State Legislation to Increase Access and Fund HIV Prevention Strategies

July 25, 2019|3:39 p.m.| ASTHO Staff

In 2017, 38,739 people received an HIV diagnosis in the United States. While the annual number of new HIV diagnoses has remained stable in recent years, annual new diagnoses have increased among some groups. For example, between 2012 and 2016, HIV diagnoses increased 12 percent among Hispanic and Latino gay and bisexual men. Building on these successes in reducing the spread of HIV, as well as facing the challenges of such an undertaking, President Trump announced during the 2019 State of the Union address the new “Ending the HIV Epidemic: A Plan for America,” a ten-year initiative to reduce new HIV infections to less than 3,000 per year by 2030.

Strategies to prevent HIV include abstinence, limiting the number of sexual partners, never sharing needles, and using condoms. There are also newer HIV prevention medicines, such as pre-exposure prophylaxis (PrEP). PrEP is a way for people who are at very high risk of getting HIV to prevent HIV infection by taking a pill every day. When taken daily, PrEP is highly effective for preventing HIV. Federal guidelines recommend that PrEP be considered for people who are HIV-negative and at a very high risk for HIV, including anyone who is in an ongoing sexual relationship with an HIV-positive partner. PrEP is also recommended for people who’ve injected drugs in the past six months and have shared needles or people who work or have been in drug treatment in the past six months. Studies have shown that PrEP, when taken daily, reduces the risk of getting HIV from sex by about 99 percent and reduces the risk of getting HIV among people who inject drugs by at least 74 percent.

While an estimated 1.2 million Americans are at a high risk for HIV infection, fewer than ten percent use PrEP. In addition to responding to and treating HIV outbreaks, states are also taking policy approaches that focus on prevention of HIV infection, including the use of PrEP. Below is an overview of recent state legislative activity aimed at increasing access to and funding for PrEP.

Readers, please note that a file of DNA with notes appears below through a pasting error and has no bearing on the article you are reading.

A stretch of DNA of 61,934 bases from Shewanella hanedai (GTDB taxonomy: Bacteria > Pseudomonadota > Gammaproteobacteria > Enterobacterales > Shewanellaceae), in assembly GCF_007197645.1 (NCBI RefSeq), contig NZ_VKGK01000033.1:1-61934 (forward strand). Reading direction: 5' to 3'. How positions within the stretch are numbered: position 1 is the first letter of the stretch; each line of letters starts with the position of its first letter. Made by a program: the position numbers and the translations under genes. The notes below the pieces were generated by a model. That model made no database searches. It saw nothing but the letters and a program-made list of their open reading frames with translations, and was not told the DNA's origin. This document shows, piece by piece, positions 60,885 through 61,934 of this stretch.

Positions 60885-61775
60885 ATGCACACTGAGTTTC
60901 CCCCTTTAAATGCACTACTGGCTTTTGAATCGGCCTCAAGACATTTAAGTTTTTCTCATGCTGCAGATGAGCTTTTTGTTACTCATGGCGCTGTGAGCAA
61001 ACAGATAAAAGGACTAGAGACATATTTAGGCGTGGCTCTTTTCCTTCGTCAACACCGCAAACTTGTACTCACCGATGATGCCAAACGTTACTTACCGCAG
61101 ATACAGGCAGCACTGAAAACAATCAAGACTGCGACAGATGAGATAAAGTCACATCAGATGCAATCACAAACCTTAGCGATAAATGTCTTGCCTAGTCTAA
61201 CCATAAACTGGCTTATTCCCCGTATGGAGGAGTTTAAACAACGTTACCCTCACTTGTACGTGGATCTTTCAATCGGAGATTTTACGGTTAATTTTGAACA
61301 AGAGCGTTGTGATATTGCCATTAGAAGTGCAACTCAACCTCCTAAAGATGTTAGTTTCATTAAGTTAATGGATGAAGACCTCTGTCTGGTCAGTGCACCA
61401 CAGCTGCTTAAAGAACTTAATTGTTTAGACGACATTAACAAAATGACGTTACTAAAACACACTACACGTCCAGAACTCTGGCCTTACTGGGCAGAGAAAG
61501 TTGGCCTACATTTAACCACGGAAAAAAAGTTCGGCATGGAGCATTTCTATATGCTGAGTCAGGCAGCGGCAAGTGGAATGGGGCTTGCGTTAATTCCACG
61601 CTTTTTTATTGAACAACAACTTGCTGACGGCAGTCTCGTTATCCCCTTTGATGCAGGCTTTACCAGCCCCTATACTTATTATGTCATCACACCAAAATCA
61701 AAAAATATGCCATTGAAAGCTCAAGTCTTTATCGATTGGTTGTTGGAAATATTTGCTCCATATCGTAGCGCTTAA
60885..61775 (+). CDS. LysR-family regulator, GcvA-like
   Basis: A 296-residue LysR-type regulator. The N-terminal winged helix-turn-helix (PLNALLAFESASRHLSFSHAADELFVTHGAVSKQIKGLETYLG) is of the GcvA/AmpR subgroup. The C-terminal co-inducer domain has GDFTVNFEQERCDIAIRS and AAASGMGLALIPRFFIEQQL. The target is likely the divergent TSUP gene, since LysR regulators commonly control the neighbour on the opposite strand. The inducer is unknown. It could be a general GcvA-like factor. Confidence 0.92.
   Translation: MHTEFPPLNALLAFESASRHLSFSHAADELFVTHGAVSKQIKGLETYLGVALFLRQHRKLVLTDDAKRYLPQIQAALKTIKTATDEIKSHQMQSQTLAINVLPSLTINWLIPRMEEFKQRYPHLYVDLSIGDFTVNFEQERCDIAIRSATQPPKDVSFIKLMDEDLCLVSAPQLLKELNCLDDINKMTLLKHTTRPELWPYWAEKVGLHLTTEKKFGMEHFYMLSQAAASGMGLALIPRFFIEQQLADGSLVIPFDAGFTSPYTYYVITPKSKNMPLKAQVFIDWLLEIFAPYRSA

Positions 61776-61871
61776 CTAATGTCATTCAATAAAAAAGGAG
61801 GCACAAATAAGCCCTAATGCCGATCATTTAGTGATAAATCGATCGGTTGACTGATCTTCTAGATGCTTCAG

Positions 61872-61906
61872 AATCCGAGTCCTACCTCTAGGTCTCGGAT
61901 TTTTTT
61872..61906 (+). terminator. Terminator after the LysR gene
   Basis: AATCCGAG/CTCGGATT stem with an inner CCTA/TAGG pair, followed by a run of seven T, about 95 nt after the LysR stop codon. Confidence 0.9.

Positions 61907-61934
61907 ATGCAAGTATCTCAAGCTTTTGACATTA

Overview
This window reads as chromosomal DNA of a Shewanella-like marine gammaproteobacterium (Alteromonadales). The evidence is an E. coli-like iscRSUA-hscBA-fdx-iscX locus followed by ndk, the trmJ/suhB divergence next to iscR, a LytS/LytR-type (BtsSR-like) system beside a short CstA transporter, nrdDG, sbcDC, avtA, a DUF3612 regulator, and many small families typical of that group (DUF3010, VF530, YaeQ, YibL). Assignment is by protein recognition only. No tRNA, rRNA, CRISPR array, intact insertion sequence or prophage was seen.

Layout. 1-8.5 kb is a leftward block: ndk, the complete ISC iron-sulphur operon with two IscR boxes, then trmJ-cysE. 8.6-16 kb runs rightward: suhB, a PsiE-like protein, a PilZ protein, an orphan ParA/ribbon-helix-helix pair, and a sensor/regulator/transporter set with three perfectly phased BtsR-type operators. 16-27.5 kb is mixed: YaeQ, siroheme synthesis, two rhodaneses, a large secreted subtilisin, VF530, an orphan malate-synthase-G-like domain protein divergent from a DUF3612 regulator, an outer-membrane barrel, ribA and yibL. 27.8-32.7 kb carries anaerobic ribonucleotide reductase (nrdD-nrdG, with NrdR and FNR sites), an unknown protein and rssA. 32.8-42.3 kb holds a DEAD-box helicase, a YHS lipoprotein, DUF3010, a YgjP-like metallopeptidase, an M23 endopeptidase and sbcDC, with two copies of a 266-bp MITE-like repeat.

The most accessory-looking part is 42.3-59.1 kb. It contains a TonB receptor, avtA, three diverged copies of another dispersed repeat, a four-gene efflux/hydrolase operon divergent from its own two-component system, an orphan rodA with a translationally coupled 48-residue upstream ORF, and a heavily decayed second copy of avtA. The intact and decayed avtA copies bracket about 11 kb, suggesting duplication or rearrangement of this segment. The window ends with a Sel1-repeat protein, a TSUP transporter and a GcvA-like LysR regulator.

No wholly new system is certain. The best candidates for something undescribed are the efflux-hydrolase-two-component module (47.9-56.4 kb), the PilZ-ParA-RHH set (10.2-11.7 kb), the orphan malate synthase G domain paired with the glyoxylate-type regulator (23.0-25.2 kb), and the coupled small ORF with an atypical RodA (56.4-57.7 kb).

Two states recently considered bills increasing access to PrEP. Earlier this month, Connecticut’s governor signed House Bill 6540, which increases access to preventative and prophylactic interventions for minors at risk of exposure to HIV. In addition to the provision of treatment, any licensed physician or advanced practice registered nurse may now examine and provide prophylaxis for HIV infection for a minor without parental consent. In California, the legislature is considering a bill that would authorize a pharmacist to furnish a 60-day supply of PrEP (increased from a 30-day supply) and would require a pharmacist to furnish those drugs if certain conditions are met. The bill would also require the pharmacist, before furnishing PrEP, to complete a training program approved by the board of health.

Several states enacted legislation addressing funding for PrEP. For example, California’s governor signed Senate Bill 78 requiring the department of public health, upon an appropriation in the annual budget, to award funding to community-based organizations or local health jurisdictions to provide comprehensive HIV prevention and control activities, including PrEP-related activities, for vulnerable and underserved individuals living with or at high risk for HIV infection. The governor of New Mexico signed Senate Bill 536 appropriating $364,000 to the University of New Mexico to support the extension for community healthcare outcomes program (Project ECHO) and provided that $107,0000 of this appropriation be for the HIV PrEP program. Finally, Washington’s governor signed Senate Bill 5602 requiring the department of health to develop recommendations for increasing awareness about financial support that is available for PrEP. The department of health is also required to consult with the state board of health, healthcare authority, and health benefit exchange in developing recommendations related to outreach and education to affected populations.

In addition to surveillance and response to HIV outbreaks, state health agencies play an important role in advocating for effective policies that prevent outbreaks and reduce the number of new HIV diagnoses. State health agencies have an opportunity to increase awareness among policymakers and the community about PrEP and implement programs that make PrEP available and affordable for individuals at a high risk of contracting HIV. ASTHO will continue to monitor legislative activity on this important public health issue.